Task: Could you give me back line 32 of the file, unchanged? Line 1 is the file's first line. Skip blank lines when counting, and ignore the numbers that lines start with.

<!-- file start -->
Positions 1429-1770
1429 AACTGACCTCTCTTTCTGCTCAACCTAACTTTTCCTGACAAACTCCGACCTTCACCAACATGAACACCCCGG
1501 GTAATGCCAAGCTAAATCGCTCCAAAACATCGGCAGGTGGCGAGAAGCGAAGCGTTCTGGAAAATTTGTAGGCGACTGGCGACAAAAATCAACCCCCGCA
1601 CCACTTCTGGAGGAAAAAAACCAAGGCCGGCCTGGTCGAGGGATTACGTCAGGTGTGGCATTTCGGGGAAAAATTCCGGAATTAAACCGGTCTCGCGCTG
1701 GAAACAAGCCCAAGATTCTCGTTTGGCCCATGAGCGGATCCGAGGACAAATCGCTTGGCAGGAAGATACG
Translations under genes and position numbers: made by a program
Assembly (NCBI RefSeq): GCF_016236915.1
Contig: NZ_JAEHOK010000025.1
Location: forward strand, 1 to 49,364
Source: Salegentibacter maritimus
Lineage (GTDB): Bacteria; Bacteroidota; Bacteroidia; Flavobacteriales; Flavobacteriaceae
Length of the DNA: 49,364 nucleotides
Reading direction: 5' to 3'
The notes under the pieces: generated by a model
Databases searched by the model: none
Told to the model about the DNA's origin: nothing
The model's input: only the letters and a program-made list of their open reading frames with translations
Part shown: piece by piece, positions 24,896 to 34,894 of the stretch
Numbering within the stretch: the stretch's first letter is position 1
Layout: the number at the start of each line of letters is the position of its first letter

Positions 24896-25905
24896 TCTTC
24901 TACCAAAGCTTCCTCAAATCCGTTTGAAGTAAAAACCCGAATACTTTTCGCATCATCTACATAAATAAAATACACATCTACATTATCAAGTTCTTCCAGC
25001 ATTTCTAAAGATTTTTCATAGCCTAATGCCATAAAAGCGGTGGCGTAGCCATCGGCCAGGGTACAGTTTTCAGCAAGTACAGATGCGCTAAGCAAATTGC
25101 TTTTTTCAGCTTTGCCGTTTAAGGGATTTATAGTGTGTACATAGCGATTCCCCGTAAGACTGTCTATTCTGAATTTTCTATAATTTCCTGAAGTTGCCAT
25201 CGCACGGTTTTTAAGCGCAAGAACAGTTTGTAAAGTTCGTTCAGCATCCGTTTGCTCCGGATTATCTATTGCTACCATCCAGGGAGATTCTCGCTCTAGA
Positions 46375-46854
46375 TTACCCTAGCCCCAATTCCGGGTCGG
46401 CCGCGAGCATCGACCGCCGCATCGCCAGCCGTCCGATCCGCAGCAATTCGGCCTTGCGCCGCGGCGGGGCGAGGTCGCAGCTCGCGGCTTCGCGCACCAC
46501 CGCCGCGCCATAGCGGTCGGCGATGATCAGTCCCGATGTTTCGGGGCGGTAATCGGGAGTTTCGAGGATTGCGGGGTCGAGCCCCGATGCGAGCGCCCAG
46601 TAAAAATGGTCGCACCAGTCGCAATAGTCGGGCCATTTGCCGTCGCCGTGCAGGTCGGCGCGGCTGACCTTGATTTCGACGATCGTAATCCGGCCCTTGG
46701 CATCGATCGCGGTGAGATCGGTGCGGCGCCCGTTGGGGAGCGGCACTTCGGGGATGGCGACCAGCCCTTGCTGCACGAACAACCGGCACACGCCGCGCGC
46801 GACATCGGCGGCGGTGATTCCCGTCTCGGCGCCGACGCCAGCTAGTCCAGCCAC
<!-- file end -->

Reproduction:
46701 CATCGATCGCGGTGAGATCGGTGCGGCGCCCGTTGGGGAGCGGCACTTCGGGGATGGCGACCAGCCCTTGCTGCACGAACAACCGGCACACGCCGCGCGC